The simple rubber band is a nifty item with many different uses that range from simple, functional purposes (keeping bundles of papers together) to clever, creative ones (turning regular jeans into maternity pants) to downright silly pranks (we’ve all been victims of the slingshot rubber band to get our attention).  You’ll find a plethora of them in all shapes and sizes and colors all over your home.  You will also find them in a barn.  If you are easily made squeamish, you might want to stop reading at the end of this sentence.  Why?  Well, there is method called “banding” that all ranchers know.  It is the most common method used to castrate a buckling or ram lamb by placing a rubber band around the male parts of livestock.  We’ve had to perform this act a few times now.  Our kids do not shy away from any opportunity to learn something new on our franch.  But, for this franch task, it was a little awkward to hear, “Can I do it too, dad?”  It turned out to be an impromptu opportunity to teach our curious children some real-life anatomy.  My husband explained the different male parts, and how to make sure the testes is pulled through the band with the scrotum without forgetting to detail why that was important.  Eventually, the male parts shrivel up and simply drop off after a couple of weeks.  That’s all it takes – a rubber band.  Squeamish yet?  Perhaps, Stephen Perry wouldn’t have followed through on his invention of the rubber band in 1845 had he known castration would be on the list of its many uses.  This same method is also used to dock the tail of our sheep.  My daughter likes to search the pasture for the tails once they are no longer attached.  It’s like a treasure hunt for her.  Thankfully, she has been lucky enough to only so far find tails…  It’s likely you will never look at a rubber band again without thinking about how ranchers castrate their livestock.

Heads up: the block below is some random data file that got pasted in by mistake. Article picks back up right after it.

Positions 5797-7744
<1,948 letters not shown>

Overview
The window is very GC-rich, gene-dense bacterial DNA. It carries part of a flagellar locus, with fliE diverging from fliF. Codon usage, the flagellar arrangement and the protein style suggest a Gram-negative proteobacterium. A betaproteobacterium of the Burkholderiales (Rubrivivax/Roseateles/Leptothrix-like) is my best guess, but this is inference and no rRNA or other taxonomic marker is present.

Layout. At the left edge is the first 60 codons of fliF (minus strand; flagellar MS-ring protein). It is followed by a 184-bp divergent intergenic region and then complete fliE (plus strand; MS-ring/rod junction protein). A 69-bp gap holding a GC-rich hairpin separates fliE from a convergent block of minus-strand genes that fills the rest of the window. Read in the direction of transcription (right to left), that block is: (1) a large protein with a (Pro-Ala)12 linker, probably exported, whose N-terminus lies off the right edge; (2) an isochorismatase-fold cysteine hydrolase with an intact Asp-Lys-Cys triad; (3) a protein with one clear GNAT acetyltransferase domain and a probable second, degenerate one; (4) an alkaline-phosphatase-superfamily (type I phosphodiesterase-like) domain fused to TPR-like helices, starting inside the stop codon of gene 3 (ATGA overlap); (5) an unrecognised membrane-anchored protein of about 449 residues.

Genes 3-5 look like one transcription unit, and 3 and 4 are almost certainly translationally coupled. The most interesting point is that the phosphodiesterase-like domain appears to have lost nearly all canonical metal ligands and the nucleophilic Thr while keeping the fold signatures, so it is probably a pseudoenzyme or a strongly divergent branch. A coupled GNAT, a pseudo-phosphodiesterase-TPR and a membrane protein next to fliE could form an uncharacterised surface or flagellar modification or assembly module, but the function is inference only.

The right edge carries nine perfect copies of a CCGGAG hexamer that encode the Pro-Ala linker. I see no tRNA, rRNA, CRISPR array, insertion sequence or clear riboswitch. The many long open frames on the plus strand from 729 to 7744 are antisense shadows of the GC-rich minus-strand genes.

Be Careful What You Wish For